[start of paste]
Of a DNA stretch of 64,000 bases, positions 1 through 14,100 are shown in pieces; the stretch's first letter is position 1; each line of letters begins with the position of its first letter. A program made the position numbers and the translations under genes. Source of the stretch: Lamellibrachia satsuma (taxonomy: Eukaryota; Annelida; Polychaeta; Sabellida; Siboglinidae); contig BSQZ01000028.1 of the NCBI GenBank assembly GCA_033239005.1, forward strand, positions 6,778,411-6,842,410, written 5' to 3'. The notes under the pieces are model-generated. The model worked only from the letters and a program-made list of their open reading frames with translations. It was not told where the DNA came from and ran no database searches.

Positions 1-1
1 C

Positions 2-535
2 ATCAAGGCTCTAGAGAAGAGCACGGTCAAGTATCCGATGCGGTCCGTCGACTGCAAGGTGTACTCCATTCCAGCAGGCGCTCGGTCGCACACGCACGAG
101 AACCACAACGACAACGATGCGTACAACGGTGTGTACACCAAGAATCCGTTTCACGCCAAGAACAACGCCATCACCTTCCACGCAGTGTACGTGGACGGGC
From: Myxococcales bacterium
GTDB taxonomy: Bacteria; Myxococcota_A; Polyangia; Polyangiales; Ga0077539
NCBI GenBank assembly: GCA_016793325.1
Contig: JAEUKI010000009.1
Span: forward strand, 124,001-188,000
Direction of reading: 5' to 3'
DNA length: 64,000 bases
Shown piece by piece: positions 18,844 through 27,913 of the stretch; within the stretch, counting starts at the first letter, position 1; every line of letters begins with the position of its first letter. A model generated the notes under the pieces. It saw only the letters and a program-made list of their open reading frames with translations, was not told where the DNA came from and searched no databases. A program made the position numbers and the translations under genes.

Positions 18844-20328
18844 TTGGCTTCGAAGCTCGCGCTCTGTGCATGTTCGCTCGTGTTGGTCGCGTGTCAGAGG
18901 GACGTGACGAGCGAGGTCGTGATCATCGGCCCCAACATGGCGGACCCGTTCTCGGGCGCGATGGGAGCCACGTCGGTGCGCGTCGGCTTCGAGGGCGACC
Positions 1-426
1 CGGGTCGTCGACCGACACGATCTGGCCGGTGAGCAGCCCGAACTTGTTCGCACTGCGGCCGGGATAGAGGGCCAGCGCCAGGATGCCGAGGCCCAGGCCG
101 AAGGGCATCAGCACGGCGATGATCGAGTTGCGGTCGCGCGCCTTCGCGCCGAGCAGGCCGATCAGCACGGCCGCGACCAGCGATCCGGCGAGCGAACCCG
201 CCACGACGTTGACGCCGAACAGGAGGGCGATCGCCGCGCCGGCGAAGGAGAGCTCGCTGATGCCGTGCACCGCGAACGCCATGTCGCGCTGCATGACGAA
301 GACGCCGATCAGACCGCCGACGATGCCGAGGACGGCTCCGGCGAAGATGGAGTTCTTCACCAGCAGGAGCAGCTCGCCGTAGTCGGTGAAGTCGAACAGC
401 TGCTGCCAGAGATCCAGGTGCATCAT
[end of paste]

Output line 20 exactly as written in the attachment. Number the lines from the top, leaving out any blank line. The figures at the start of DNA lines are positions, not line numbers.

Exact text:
101 AAGGGCATCAGCACGGCGATGATCGAGTTGCGGTCGCGCGCCTTCGCGCCGAGCAGGCCGATCAGCACGGCCGCGACCAGCGATCCGGCGAGCGAACCCG